In 1993, he unsuccessfully auditioned for Saturday Night Live,[5] although he did later work with Robert Smigel, writing on the TV Funhouse shorts for the program.[40] C.K.'s earliest writing job was for Conan O'Brien on the late-night talk show Late Night with Conan O'Brien from 1993 to 1994,[41] before briefly writing for Late Show with David Letterman in 1995.[42] C.K. has stated that Conan O'Brien kept C.K. in comedy by hiring him, as he planned to quit comedy the following day if he had not been hired for Late Night with Conan O'Brien.[43]

Throughout the spring of 1996, C.K. served as the head writer for The Dana Carvey Show; its writers also included Steve Carell, Stephen Colbert, Robert Smigel, and Charlie Kaufman. It was cancelled after seven episodes.[44] In 1996, HBO released his first half-hour comedy special.[37] C.K. appeared several times on the animated show Dr. Katz, Professional Therapist.

From 1997 to 1999, he wrote for The Chris Rock Show.[45] His work on the show was nominated for a Primetime Emmy Award for writing three times, winning "Best Writing in a Variety or Comedy Series" in 1999. He was also nominated for an Emmy for his work writing for Late Night with Conan O'Brien.[46] He has been quoted as describing his approach to writing as a "deconstruction" that is both painful and frightening.[24]

1998–2004: Focus on filmmaking

In 1998, C.K. wrote and directed the independent black-and-white film Tomorrow Night, which premiered at Sundance, marking his feature film directorial debut after making several shorter films,[47] including six short films for the sketch comedy show Howie Mandel's Sunny Skies (1995) on the Showtime cable network.[48] C.K. self-released Tomorrow Night in 2014.[49] He hosted the PBS show ShortCuts in 1999, which featured independent short films, including some made by C.K. himself.[50] Also that year, C.K. devised and starred in The Filthy Stupid Talent Show, a mock talent show television special.[51] He had an early acting role in the independent comedy Tuna, alongside Nick Offerman, in 2000 and performed on the stand-up showcase series Comedy Central Presents the following year.[52][53]

C.K. wrote and directed the feature film Pootie Tang (2001), which was adapted from a sketch that was featured on The Chris Rock Show and featured Chris Rock in a supporting role. The film received largely negative reviews from critics, but has become a cult classic;[54][55] in a half-star review, Roger Ebert declared it a "train wreck" and felt the film was "not in a releasable condition".[56] Though C.K. is credited as the director, he was fired at the end of filming with the film being re-edited by the studio.[57] C.K. has since co-written two screenplays with Rock: Down to Earth (2001) and I Think I Love My Wife (2007).[45][58] His first comedy album, Live in Houston, was released in 2001.[59] In 2002, he voiced Brendon Small's estranged father, Andrew Small, in the animated sitcom Home Movies.[60] C.K. was among the writing staff of the sketch comedy show Cedric the Entertainer Presents (2002–03).[45]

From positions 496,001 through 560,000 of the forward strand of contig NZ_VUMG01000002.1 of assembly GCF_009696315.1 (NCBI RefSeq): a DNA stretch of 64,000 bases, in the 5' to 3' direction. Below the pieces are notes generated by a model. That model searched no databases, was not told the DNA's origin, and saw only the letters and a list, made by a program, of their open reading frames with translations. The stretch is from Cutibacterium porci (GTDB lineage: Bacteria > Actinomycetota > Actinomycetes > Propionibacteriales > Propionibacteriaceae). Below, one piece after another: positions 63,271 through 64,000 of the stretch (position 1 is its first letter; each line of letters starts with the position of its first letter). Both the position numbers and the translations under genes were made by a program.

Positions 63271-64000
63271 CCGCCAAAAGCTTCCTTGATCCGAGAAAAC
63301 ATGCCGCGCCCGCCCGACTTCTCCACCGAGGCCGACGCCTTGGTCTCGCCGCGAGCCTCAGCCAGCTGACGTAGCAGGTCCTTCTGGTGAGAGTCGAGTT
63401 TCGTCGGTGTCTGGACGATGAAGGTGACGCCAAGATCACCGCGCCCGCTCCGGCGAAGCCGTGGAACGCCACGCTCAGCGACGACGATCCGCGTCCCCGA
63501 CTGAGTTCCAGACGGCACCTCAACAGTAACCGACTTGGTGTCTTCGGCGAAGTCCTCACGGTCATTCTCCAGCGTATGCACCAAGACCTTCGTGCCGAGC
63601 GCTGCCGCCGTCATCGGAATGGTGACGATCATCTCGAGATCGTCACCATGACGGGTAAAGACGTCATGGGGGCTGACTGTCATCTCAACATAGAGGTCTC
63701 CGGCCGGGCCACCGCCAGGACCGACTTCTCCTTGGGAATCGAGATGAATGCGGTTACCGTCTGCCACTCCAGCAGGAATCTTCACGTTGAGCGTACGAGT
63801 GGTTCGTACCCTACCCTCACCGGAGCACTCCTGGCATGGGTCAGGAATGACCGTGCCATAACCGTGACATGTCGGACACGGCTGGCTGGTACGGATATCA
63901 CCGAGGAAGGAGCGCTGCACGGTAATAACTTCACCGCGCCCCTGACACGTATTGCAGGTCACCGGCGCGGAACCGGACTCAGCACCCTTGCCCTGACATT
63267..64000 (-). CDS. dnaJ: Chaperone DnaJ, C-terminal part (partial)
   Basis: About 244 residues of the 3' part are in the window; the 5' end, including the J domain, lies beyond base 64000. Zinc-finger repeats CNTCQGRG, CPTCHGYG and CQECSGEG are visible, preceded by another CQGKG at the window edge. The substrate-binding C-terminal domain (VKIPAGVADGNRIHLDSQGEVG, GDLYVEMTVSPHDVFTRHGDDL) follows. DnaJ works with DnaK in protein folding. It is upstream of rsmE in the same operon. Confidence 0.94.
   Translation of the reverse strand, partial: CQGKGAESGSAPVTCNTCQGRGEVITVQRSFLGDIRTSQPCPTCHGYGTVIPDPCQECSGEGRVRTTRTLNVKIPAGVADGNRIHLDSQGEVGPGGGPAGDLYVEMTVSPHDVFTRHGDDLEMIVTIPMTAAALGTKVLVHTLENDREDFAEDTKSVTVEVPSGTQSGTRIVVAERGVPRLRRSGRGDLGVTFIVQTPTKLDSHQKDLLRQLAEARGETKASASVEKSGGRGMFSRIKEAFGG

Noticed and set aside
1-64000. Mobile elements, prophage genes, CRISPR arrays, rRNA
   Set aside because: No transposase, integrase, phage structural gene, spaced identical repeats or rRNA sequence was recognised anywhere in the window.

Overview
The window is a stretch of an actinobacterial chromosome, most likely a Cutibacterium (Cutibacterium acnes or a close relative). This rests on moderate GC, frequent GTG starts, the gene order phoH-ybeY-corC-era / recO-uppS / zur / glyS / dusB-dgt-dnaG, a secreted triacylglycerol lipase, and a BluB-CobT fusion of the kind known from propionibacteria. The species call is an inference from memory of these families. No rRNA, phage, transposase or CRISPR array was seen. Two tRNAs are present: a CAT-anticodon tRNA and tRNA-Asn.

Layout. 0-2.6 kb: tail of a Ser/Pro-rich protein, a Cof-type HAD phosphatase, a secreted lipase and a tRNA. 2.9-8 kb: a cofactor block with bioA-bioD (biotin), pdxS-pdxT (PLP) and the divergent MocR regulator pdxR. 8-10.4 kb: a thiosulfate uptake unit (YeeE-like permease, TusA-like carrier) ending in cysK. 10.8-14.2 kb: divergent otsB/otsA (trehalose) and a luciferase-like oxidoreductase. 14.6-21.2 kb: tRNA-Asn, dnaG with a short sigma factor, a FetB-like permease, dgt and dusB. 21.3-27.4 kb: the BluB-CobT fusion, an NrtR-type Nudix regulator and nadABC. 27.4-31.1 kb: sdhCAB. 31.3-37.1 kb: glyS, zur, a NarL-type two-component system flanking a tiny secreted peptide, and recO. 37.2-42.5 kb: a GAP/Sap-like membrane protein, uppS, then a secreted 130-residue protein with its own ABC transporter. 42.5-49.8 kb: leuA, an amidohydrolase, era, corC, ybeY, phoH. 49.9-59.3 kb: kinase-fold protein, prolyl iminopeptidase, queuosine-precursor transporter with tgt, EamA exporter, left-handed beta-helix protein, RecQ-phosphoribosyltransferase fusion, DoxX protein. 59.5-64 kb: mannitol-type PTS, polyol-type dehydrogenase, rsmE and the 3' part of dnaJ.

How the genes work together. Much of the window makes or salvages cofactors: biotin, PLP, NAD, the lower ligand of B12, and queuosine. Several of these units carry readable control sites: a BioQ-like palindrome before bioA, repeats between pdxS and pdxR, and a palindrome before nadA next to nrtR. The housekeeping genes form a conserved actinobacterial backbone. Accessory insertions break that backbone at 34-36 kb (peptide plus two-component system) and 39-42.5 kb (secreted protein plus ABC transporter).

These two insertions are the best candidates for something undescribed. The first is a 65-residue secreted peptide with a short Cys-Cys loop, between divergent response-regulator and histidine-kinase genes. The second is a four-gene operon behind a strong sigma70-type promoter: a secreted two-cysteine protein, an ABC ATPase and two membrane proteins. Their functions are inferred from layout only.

2005–2009: Lucky Louie and standup breakthrough

 
Louis C.K. performing in Kuwait, December 2008

In August 2005, C.K. starred in a half-hour HBO special as part of the stand-up series One Night Stand. Inspired by the work ethic of fellow comedian George Carlin, who had committed to dropping all of his existing material and starting over every year,[61] in June 2006, C.K. starred in and wrote Lucky Louie, a sitcom he created. The series premiered on HBO and was videotaped in front of a studio audience; it was HBO's first series in that format. Lucky Louie is described as a bluntly realistic portrayal of family life. HBO canceled the series after its first season.[62] C.K. was also a part of Opie and Anthony's Traveling Virus Comedy Tour with other comedians in 2007. In 2007, he hosted a three-hour phone-in show on the service at the request of Opie & Anthony, during which he advised callers on their relationship troubles.[63] During an interview with Secretary of Defense Donald Rumsfeld on the show, C.K. repeatedly asked Rumsfeld whether he is in fact a reptilian space alien who "eats Mexican babies".[64] Rumsfeld declined to comment and the video has since gone viral.[64]

He appeared in three films in 2008: Welcome Home Roscoe Jenkins, Diminished Capacity, and Role Models.[65][66] C.K. launched his first hour-long special, Shameless, in 2007, which aired on HBO and was later released on DVD.[67] In March 2008, he recorded a second hour-long special, Chewed Up, which premiered on Showtime Network on October 4, 2008, and was nominated for a Primetime Emmy Award for Outstanding Writing for a Comedy or Variety Special.[7][68]

C.K. and his wife Alix Bailey divorced in 2008,[69][70] with C.K. and Bailey sharing joint custody of their children.[71] In a 2010 interview, C.K. talked about how, after his divorce, he thought, "well, there goes my act." He alluded to the way that his marriage had been central to his act and his life, and he said that it took him approximately a year to realize "I'm accumulating stories here that are worth telling."[71] One element in his preparation for stand-up was training at the same boxing gym as Lowell, Massachusetts fighter Micky Ward, trying to "learn how to ... do the grunt work and the boring, constant training so that you'll be fit enough to take the beating."[71]

A clip from an appearance by C.K. on Late Night with Conan O'Brien in October 2008 titled "Everything's Amazing and Nobody is Happy" became a viral hit on YouTube in 2009, helping his standup career to propel forward.[72]

On April 18, 2009, C.K. recorded a concert film titled Hilarious. Unlike his previous specials—which had all been produced for television networks—Hilarious was produced independently, directed by C.K. himself, and sold to Epix and Comedy Central after it was complete. As a result, it was not released until late 2010. It was published on DVD and CD in 2011.[73] It is the first stand-up comedy film accepted into the Sundance Film Festival.[74] From 2009 to 2012, C.K. played Dave Sanderson, a police officer and ex-boyfriend of Leslie Knope (played by Amy Poehler) in the sitcom Parks and Recreation.[75] He also co-starred in the romantic comedy fantasy film The Invention of Lying, directed by and starring Ricky Gervais, in 2009.[76]